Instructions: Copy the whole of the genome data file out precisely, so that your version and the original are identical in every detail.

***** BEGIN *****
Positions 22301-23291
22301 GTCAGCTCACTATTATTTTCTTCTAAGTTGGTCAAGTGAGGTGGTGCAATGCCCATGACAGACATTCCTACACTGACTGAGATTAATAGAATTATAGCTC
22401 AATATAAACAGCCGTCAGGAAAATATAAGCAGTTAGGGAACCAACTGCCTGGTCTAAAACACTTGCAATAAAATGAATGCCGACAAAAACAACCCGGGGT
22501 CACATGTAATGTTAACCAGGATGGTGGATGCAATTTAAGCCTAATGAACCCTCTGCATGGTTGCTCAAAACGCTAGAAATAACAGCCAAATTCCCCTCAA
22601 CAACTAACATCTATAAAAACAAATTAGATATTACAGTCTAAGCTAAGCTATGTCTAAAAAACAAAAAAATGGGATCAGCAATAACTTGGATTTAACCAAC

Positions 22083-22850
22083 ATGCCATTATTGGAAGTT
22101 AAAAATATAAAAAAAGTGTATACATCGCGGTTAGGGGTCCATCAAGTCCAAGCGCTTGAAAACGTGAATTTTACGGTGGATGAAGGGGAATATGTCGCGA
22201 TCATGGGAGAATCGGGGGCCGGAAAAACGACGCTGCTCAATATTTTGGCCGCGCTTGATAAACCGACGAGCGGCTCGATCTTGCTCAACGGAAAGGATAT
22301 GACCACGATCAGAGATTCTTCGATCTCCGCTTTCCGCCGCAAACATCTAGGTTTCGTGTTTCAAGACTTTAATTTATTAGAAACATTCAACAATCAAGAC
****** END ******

Positions 22301-23291
22301 GTCAGCTCACTATTATTTTCTTCTAAGTTGGTCAAGTGAGGTGGTGCAATGCCCATGACAGACATTCCTACACTGACTGAGATTAATAGAATTATAGCTC
22401 AATATAAACAGCCGTCAGGAAAATATAAGCAGTTAGGGAACCAACTGCCTGGTCTAAAACACTTGCAATAAAATGAATGCCGACAAAAACAACCCGGGGT
22501 CACATGTAATGTTAACCAGGATGGTGGATGCAATTTAAGCCTAATGAACCCTCTGCATGGTTGCTCAAAACGCTAGAAATAACAGCCAAATTCCCCTCAA
22601 CAACTAACATCTATAAAAACAAATTAGATATTACAGTCTAAGCTAAGCTATGTCTAAAAAACAAAAAAATGGGATCAGCAATAACTTGGATTTAACCAAC

Positions 22083-22850
22083 ATGCCATTATTGGAAGTT
22101 AAAAATATAAAAAAAGTGTATACATCGCGGTTAGGGGTCCATCAAGTCCAAGCGCTTGAAAACGTGAATTTTACGGTGGATGAAGGGGAATATGTCGCGA
22201 TCATGGGAGAATCGGGGGCCGGAAAAACGACGCTGCTCAATATTTTGGCCGCGCTTGATAAACCGACGAGCGGCTCGATCTTGCTCAACGGAAAGGATAT
22301 GACCACGATCAGAGATTCTTCGATCTCCGCTTTCCGCCGCAAACATCTAGGTTTCGTGTTTCAAGACTTTAATTTATTAGAAACATTCAACAATCAAGAC